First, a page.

After my thirty-seventh birthday, I begin to wander the house at night with the lights off, and wonder if this is how it will feel to become like the other women in my family.
10 steps down. A carpeted landing. 3 steps down. Ground floor.
A formula my will body remember
long after I forget how to count.
I prepare myself, feel my way through the evening shroud of moon-shaded greys, imagine futures of nighttime navigations through bland rooms of eggshell paint windowed with high-gloss squares of family photos. This particular affliction manifests itself at different ages, and I feel like it has not reached me yet. But perhaps denial is one of the symptoms.
Kitchen tile steals heat from the bottoms of my feet as I drift between countertops,
my hips remembering those corners
that led to past bruises.
My aunt has trouble seeing cracks in things that are meant to be solid. She catches her toes along uneven lines in cement sidewalks, ignores the space where ants crawl beneath the back door, and believes the magician when he says “this is an ordinary box”. She never saw the crumbling foundation that gave way beneath her. The idyllic bedrock of her marriage-with-two-kids was solid one minute, then gone the next.
The sink is a steady gleam watched over by a tap with a streetlamp neck.
Even in this dim hour, steel finds a way to capture the moon
and send it back.
Every day, my sister’s field of view suffers from a smothering of light. Her waking hours are buried under the landslide of demands set off by her daughter’s screams and her son’s tantrums. Sometimes she calls me, her breath in short sharp gasps, thinking I won’t hear the tears on her cheeks.
Fingertips prod darkness, bump into the kettle’s curves.
The sound of water fills space with a soft slide of hollow notes telling me when to stop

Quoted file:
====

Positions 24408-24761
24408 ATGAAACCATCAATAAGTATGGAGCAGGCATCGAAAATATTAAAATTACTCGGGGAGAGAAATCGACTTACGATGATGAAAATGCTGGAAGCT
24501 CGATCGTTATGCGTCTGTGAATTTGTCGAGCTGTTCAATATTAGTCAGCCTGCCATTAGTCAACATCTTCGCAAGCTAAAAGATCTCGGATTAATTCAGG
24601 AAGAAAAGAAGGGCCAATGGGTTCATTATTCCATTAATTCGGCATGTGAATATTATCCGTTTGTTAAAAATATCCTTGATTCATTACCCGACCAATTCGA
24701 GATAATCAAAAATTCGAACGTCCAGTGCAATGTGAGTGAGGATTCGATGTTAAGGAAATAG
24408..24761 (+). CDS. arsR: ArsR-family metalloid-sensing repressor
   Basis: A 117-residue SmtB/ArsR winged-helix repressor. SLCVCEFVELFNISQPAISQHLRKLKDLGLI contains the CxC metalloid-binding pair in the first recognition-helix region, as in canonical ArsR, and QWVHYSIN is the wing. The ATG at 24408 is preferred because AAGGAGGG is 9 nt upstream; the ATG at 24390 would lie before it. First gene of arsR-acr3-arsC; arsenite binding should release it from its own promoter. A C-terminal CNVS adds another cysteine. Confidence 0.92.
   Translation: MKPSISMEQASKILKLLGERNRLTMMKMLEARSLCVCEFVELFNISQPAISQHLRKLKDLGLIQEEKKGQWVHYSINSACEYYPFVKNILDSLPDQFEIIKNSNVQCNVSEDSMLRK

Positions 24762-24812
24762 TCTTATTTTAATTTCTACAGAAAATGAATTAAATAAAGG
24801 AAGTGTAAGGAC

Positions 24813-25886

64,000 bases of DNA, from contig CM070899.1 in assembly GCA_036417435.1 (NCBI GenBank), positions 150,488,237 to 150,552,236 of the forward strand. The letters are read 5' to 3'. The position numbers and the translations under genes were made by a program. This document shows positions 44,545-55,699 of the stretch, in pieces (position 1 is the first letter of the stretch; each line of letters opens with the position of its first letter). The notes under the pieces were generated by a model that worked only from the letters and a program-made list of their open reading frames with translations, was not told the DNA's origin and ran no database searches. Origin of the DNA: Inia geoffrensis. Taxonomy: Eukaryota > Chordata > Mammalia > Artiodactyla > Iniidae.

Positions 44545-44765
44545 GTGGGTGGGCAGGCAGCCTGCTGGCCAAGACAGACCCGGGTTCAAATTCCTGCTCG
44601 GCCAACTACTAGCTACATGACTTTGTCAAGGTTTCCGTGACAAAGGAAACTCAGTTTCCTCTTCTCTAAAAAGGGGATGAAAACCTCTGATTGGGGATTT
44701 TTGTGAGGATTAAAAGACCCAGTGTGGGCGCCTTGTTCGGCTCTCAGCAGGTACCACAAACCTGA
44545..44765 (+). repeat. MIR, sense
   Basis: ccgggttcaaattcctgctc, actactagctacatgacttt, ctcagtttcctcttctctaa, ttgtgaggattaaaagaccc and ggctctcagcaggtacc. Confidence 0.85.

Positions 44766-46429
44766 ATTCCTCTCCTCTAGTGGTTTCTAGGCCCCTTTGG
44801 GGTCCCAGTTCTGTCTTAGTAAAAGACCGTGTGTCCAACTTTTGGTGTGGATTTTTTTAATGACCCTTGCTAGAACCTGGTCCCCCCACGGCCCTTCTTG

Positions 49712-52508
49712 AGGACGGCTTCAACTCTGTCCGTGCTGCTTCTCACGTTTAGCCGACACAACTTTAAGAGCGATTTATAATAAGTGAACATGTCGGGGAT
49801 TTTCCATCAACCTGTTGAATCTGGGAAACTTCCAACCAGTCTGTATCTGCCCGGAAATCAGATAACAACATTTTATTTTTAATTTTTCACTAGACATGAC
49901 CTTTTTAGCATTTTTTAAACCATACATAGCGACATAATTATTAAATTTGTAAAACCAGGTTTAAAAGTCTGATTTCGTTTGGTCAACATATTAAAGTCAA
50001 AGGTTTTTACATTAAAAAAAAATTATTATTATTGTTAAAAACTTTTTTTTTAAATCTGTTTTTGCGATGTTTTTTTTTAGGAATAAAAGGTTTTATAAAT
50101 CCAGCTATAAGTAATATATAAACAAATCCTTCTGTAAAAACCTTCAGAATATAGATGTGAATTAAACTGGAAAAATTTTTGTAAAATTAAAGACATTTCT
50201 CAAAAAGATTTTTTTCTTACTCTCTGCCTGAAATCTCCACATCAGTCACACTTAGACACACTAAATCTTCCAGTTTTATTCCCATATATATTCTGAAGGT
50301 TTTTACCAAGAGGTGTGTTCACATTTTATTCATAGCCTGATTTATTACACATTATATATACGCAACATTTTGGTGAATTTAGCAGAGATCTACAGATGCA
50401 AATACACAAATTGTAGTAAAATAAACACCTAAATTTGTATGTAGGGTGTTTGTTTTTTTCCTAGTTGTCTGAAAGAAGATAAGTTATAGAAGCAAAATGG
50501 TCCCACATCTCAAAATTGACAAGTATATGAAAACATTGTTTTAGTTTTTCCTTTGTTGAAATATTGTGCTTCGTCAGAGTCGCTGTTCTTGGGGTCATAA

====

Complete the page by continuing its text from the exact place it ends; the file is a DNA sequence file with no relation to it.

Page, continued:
before it overflows.
My mother never saw me. Just the marks on the wall, and the messes I made, the after effects of my existence.
Open the drawer to the right. Tap the even row of tin lids. Chamomile. Lemongrass. Mint.
Listen. That’s the sound of ones becoming close to empty again.
Yet, despite my age, most of the women in my family brag that they can see my future, that my lack of desire for the brassy ring of wedding bells or the belly swell of a child is just a dormant phase that will awaken soon. My grandmother’s eyes are twin worlds of cloud and milky skies, yet she sees me the clearest. She only says, “Never mind. Tell them to go tip off.” Tip off the edge of the world, is what she means. “Maybe we’ll all discover something new.”
At dawn, colors return from beneath the dark horizon line, sneaking between the slats in the blinds, pushing back nighttime borders, a showing of new possibilities
not the old ones that wither in the corners
trying to be reborn.
Jenny Wong is a writer, traveler, and occasional business analyst. Lately, her writings have been more about indoor things, but she still dreams about evening wanderings around Tokyo alleys, Singapore hawker centres, and Parisian cemeteries. Recent publications include The Night Heron Barks, The Adriatic, and The Shore Poetry. She resides in the foothills of Alberta, Canada and tweets @jenwithwords.